Thursday, March 15, 2012

Thanks For Asking, Part 2

First, I would like to say that something wonky happened with my comments last night and when I woke up this morning, there were 5 comments in my "spam" folder, all of which were from identities I recognized. I marked them all as "not spam" but somehow, only one of them ended up posted. So if you posted a comment overnight and it is not here, I just want the record to show that I did not delete it, nor did I even get a chance to read it. For some reason, the comment total is still showing one phantom comment, so the disappeared ones may yet appear. Who knows? Technology is way over my head. (Speaking of over my head--I have fallen drastically behind in blog visiting this week, but am hoping to catch up tomorrow!)

The rest of tonight's post is in response to cdnkaro's comment asking for the rest of the story of the story, er, essay mentioned in yesterday's post. The piece did not place in the contest, but was accepted to appear in the anthology--and I received two free copies. The judge was Lee Martin, whose nonfiction I've read and enjoyed (and whose fiction titles are waiting patiently in a to-read notebook) so it was kind of a kick that way. Here are a few blithering paragraphs from the Spiral Notebook about the day I found out the piece would be appearing in the book.


[Saturday, April 30, 2005]

The wait is over. You probably forgot we were waiting, we've been waiting so long...

The essay I sent out into the Big Bad World of literary anthologies at the end of February, just under the wire of the deadline was accepted for Falling In Love Again: Love The Second Time Around*.

This is the first thing I've written with a truly literary bent--and though I was confident in the flush of finishing it that it was the best I could do, I had no real faith in the reception it would get. It's not as straightforward, not as "linear" as my "regular" stuff--once it was mailed out, a line of it would pop into my head and I would think, "I could've--should've--said that more clearly." The piece was less about "telling" and more about "showing" than anything I've ever written--and I was sure anyone else would "get it." Well, either someone "got it" or they assume that because they didn't get it, it must be superior writing. HA!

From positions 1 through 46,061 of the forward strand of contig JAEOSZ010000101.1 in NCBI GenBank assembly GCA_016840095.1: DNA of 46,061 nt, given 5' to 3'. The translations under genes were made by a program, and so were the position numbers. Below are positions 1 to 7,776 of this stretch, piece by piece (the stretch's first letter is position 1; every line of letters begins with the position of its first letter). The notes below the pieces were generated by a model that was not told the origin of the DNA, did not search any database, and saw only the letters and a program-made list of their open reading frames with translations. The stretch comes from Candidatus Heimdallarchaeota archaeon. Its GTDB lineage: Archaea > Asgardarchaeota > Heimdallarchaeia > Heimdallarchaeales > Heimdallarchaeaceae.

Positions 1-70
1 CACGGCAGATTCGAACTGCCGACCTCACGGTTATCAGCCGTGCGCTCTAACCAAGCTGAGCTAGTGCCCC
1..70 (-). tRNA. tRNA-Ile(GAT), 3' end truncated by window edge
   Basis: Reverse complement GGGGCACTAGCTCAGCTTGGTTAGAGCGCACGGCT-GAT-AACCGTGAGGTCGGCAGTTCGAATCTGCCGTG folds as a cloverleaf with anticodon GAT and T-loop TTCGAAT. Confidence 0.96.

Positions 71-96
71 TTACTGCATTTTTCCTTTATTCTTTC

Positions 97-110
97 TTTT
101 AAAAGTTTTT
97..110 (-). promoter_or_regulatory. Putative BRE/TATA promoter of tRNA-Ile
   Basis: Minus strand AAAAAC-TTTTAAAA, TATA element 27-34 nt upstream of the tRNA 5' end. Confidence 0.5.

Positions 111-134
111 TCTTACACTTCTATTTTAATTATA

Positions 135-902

*The contest was sponsored by the TallGrass Writer's Guild and the anthologies are printed by Outrider Press. Neither website has been updated since early 2010, but the guild does have a small Facebook following and appears to still be active in the Chicago area. I found out about the contest from Poets & Writers magazine, which features numerous markets, contests, etc for literary work in addition to articles on craft and the writing life.


  1. Wonderful! Good for you!!
    I applaud you for your braveness of sending it in.

  2. Thanks for indulging my curiosity! And congratulations:) No matter how long ago, it's still a wonderful accomplishment! As an aside, how often do you think that happens, that people don't get something and so they assume it must be beyond their feeble understanding, and place it on a pedestal? I suspect that's the case for much of modern art. How else to explain this? It's a landmark of our (former) city. And it's freaking hideous.